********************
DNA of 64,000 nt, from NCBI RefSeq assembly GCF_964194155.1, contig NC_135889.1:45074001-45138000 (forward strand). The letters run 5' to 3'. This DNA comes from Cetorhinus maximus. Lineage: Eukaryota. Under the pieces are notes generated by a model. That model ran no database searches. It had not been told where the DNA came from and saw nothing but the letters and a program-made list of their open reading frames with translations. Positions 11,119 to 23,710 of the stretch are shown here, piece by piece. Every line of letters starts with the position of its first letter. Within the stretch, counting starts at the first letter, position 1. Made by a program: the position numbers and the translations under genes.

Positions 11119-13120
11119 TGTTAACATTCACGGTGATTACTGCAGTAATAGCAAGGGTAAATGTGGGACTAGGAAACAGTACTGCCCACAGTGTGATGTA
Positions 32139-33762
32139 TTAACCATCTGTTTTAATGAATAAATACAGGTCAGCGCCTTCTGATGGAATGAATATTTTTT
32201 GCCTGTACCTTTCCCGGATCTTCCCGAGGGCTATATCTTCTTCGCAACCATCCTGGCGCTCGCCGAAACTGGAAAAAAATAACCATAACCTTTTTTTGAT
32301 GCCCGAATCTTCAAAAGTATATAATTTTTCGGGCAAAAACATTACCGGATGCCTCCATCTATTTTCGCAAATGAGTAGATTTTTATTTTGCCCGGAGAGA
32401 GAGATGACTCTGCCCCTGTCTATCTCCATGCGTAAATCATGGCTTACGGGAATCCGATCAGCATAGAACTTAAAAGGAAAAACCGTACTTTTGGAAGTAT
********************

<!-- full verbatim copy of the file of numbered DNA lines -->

DNA of 64,000 nt, from NCBI RefSeq assembly GCF_964194155.1, contig NC_135889.1:45074001-45138000 (forward strand). The letters run 5' to 3'. This DNA comes from Cetorhinus maximus. Lineage: Eukaryota. Under the pieces are notes generated by a model. That model ran no database searches. It had not been told where the DNA came from and saw nothing but the letters and a program-made list of their open reading frames with translations. Positions 11,119 to 23,710 of the stretch are shown here, piece by piece. Every line of letters starts with the position of its first letter. Within the stretch, counting starts at the first letter, position 1. Made by a program: the position numbers and the translations under genes.

Positions 11119-13120
11119 TGTTAACATTCACGGTGATTACTGCAGTAATAGCAAGGGTAAATGTGGGACTAGGAAACAGTACTGCCCACAGTGTGATGTA
Positions 32139-33762
32139 TTAACCATCTGTTTTAATGAATAAATACAGGTCAGCGCCTTCTGATGGAATGAATATTTTTT
32201 GCCTGTACCTTTCCCGGATCTTCCCGAGGGCTATATCTTCTTCGCAACCATCCTGGCGCTCGCCGAAACTGGAAAAAAATAACCATAACCTTTTTTTGAT
32301 GCCCGAATCTTCAAAAGTATATAATTTTTCGGGCAAAAACATTACCGGATGCCTCCATCTATTTTCGCAAATGAGTAGATTTTTATTTTGCCCGGAGAGA
32401 GAGATGACTCTGCCCCTGTCTATCTCCATGCGTAAATCATGGCTTACGGGAATCCGATCAGCATAGAACTTAAAAGGAAAAACCGTACTTTTGGAAGTAT